The Unplanned Act
I find hospitals unsettling. The same goes for doctors, nurses and the antiseptic smell that pervades the corridors. Places, people and smells to avoid if at all possible.
But there we were last Friday, four of us sitting in the hospital office of my friend John. We four comprise the Advisory Board of Mother Earth, an organic farm that supplies food exclusively to local food banks, and we had come together to discuss plans for the growing season. As the farm manager, Carrie, was telling us about the educational program she is developing with administrators of a local women’s prison, we suddenly heard a music box-like arrangement of “Twinkle, Twinkle Little Star” come over the hospital’s intercom system. Startled, Carrie fell silent while a small smile began to form on John’s face.
“I’m sorry to interrupt, Carrie, but you’ll hear that song every time a baby is born at the hospital.” John’s eyes shone with tears as he said, “ Let me tell you a story…
About a year ago we had an elderly patient in our cancer ward. She was dying. One day a nurse was in the room when the song came over the system. The woman asked about the music. The nurse told her that the song was played whenever a baby was born in the hospital. The woman then asked the nurse to take some of the flowers in her room to the new mother. The nurse said she would be happy to and after finishing her tasks, did.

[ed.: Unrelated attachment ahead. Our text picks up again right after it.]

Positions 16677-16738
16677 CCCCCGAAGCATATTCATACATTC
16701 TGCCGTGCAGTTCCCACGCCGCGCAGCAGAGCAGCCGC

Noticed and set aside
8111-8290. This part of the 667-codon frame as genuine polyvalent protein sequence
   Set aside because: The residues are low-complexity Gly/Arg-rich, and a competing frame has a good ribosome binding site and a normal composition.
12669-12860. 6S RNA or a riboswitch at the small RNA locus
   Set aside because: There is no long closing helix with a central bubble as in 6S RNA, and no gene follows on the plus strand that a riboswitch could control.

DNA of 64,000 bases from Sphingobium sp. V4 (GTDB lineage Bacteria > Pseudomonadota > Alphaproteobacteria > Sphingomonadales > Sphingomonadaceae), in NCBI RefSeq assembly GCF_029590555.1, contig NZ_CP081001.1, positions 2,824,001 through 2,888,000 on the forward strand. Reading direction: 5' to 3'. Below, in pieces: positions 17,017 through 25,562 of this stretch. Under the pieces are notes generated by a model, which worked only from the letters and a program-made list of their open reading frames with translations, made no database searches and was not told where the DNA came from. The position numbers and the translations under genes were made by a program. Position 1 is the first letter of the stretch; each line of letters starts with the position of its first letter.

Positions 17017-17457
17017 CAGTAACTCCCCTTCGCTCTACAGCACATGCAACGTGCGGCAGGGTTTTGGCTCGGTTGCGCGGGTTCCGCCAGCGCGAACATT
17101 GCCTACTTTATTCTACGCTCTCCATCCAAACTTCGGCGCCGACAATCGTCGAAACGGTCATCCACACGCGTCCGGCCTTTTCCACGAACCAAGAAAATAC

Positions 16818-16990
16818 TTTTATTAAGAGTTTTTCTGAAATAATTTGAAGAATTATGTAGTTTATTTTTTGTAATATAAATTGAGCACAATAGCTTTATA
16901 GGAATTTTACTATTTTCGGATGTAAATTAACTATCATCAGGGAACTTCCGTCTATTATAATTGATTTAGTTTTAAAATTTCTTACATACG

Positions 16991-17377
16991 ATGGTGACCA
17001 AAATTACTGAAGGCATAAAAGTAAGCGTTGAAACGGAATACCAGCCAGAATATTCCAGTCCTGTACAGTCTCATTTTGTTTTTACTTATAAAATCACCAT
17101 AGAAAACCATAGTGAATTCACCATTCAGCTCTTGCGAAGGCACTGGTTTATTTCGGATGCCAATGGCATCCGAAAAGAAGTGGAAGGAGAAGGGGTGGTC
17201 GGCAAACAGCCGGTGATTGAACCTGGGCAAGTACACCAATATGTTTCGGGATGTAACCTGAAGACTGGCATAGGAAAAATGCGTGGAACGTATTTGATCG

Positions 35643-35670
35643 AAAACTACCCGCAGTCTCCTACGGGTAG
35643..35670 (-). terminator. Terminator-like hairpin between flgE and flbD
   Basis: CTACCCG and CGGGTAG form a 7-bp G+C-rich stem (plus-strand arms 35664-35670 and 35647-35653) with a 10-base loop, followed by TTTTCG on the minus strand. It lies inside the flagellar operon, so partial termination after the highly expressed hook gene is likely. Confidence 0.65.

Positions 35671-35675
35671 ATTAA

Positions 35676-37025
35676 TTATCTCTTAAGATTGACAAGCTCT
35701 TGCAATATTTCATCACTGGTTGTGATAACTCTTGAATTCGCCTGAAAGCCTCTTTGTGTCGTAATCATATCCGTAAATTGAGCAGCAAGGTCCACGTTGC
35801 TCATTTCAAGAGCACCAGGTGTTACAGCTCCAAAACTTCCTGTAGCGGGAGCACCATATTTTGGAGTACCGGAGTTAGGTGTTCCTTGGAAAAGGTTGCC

The next morning, the nurse returned to the dying woman’s room and told her the new mother was a sixteen- year – old girl, abandoned by her family and the baby’s father, and that the flowers had cheered her up. The nurse also said that the young lady had a healthy baby girl.
The nurse mentioned that the girl had asked the name of her flower benefactor, but, of course, given hospital rules, the nurse could not provide it. The elderly woman said that she didn’t want to violate hospital policy, but, if it wasn’t a bother, she would like the girl to know her name.
The following day the nurse returned on her rounds and explained that she had visited the girl and told her the woman’s name. After hearing it, the young mother named her baby after the ‘flower lady’ who had, without knowing the circumstances, thought a new life worth acknowledging.
With tears in her eyes, the old woman smiled. ‘Now I can die,’ she said. And did.”
This I Believe: In the unplanned act of kindness, we find the clearest glimpse of God.
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